What happens when the kidneys stop working?
Loss of excretory, homeostatic, endocrine function and abnormality of glucose homeostasis NB: clinical features are determined by rate of deterioration
Why is excretory function lost when the kidneys stop working?
Accumulation of waste products
Why is homeostatic function lost when the kidneys stop working?
Disturbance of electrolyte balance, loss of acid-base control, inability to control volume homeostasis
Why is endocrine function lost when the kidneys stop working?
Loss of erythropoetin production, failure to synthesise 1 alpha hydroxylase vitamin D
Why is there abnormality of glucose homeostasis when the kidneys stop working?
What are some symptoms of renal failure?
Extreme lethargy, weakness and anorexia; clinically volume depleted -> severe hypotension, elevated plasma urea and creatinine and it is complicated by hyperkalaemia, hyponatraemia, metabolic acidosis and anaemia. NB: kidneys become small and shrunken
What causes the symptoms of lethargy and anorexia in renal dysfunction?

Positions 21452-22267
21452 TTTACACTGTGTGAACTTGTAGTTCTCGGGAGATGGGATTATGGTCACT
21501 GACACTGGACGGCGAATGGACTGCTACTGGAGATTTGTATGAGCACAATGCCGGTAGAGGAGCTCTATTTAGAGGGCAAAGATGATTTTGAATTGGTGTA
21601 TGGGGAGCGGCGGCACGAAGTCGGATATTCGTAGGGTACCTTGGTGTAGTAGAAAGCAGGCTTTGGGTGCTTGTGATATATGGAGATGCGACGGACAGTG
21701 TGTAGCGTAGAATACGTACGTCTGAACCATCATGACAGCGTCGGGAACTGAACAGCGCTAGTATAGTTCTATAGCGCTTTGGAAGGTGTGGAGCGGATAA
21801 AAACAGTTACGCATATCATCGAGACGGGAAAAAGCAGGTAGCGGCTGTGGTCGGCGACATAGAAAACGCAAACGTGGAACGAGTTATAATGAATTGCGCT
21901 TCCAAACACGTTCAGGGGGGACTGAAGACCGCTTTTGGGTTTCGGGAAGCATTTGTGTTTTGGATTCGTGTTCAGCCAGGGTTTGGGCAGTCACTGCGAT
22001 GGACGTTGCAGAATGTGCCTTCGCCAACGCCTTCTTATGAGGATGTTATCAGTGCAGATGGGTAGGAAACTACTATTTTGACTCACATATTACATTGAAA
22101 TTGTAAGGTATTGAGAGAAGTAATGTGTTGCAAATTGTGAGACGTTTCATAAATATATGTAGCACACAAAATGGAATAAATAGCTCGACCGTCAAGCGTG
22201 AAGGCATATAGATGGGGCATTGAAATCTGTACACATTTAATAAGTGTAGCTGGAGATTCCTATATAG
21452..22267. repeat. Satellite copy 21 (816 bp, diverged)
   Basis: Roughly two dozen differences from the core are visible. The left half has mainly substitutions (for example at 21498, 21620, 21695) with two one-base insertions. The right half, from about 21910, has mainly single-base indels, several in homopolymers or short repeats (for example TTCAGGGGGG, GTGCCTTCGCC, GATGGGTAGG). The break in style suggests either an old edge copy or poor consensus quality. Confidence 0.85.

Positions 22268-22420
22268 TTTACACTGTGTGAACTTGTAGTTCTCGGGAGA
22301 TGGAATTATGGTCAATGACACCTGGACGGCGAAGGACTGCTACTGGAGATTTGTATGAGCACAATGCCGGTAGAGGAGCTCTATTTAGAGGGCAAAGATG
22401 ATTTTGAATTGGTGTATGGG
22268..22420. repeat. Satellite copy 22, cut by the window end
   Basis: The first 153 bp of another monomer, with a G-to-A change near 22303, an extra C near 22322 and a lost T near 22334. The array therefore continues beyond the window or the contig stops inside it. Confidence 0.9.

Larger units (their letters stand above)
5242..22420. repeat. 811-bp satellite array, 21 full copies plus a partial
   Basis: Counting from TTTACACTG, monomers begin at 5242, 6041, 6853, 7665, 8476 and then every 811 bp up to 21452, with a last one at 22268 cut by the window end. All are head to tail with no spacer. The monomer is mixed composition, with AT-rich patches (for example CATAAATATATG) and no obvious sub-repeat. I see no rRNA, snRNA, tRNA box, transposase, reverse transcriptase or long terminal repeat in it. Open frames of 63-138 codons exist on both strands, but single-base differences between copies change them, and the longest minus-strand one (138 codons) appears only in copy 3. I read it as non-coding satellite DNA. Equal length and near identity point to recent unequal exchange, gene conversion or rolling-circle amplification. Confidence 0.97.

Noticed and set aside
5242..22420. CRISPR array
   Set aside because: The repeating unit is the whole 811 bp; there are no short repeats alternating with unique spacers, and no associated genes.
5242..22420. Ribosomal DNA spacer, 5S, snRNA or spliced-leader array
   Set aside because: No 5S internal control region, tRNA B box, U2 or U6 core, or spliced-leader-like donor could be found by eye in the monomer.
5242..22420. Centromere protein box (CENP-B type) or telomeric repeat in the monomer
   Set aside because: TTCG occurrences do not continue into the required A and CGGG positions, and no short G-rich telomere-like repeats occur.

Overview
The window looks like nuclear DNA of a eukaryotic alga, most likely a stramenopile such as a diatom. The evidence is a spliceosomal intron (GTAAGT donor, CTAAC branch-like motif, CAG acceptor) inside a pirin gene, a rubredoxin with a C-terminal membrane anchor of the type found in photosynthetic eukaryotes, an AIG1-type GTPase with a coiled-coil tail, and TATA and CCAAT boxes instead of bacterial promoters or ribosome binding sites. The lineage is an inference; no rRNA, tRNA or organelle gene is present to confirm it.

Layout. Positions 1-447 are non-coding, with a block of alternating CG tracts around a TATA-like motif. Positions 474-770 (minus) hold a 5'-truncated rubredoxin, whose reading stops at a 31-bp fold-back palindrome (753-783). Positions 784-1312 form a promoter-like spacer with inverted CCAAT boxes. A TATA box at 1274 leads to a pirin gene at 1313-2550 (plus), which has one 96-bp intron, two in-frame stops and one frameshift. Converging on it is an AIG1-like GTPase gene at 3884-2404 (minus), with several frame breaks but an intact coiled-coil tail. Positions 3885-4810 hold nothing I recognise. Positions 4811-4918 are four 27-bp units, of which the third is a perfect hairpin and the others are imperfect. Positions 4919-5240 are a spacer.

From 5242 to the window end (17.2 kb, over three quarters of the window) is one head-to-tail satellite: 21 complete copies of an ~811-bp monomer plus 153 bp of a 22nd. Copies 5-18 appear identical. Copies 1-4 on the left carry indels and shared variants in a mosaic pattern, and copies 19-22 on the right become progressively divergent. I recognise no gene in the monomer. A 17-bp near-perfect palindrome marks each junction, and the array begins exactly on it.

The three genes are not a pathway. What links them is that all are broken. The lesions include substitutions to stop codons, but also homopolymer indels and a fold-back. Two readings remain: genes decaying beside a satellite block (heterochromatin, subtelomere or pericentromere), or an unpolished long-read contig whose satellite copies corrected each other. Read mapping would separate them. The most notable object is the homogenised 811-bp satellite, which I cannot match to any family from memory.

Accumulation of nitrogenous waste products, hormones, peptides, acidosis, hyponatraemia, volume depletion (low BP), anaemia, chronic neurological damage (peripheral neuropathy)
In patients with renal dysfunction what occurs to the water and salt retention?
Usually difficulty excreting salt and water, leading to tendency to retain Na causing hypertension, peripheral/pulmonary oedema BUT salt and water loss can be found in patients with tubulointerstitial disorders where the concentrating mechanisms have been damaged
What causes the salt and water imbalance in renal dysfunction?
Inability to decrease Na excretion when Na depleted, osmotic diuresis caused by conc of small waste substances, inappropriately high loss of salt and water results in volume depletion which causes low BP
What are the implications of acidosis?
Caused by decreased excretion of H+ and by retention of acid bases; buffered by H+ passing into cells in exchange for K+, so ^ tendency of hyperkalaemia; compensation mechanism inc. increasing CO2 loss through lungs (Kussmahl resp); exacerbates anorexia and increases muscle catabolism
What are the implications of hyperkalaemia?
Caused by failure of DCT to secrete K and is exacerbated by acidosis which causes shift of K from IC to EC space
What does hyperkalaemia cause?
Cardiac arrhythmias and arrest; can affect neural and muscular activity and clinical features of hyperkalaemia are dependent on the chronicity of the hyperkalaemia
What are the features of an ECG of a person with hyperkalaemia?
T waves peak, then T waves disappear > bradycardia > QRS broadens
What are the kidney's metabolic functions and what happens if they are not carried out?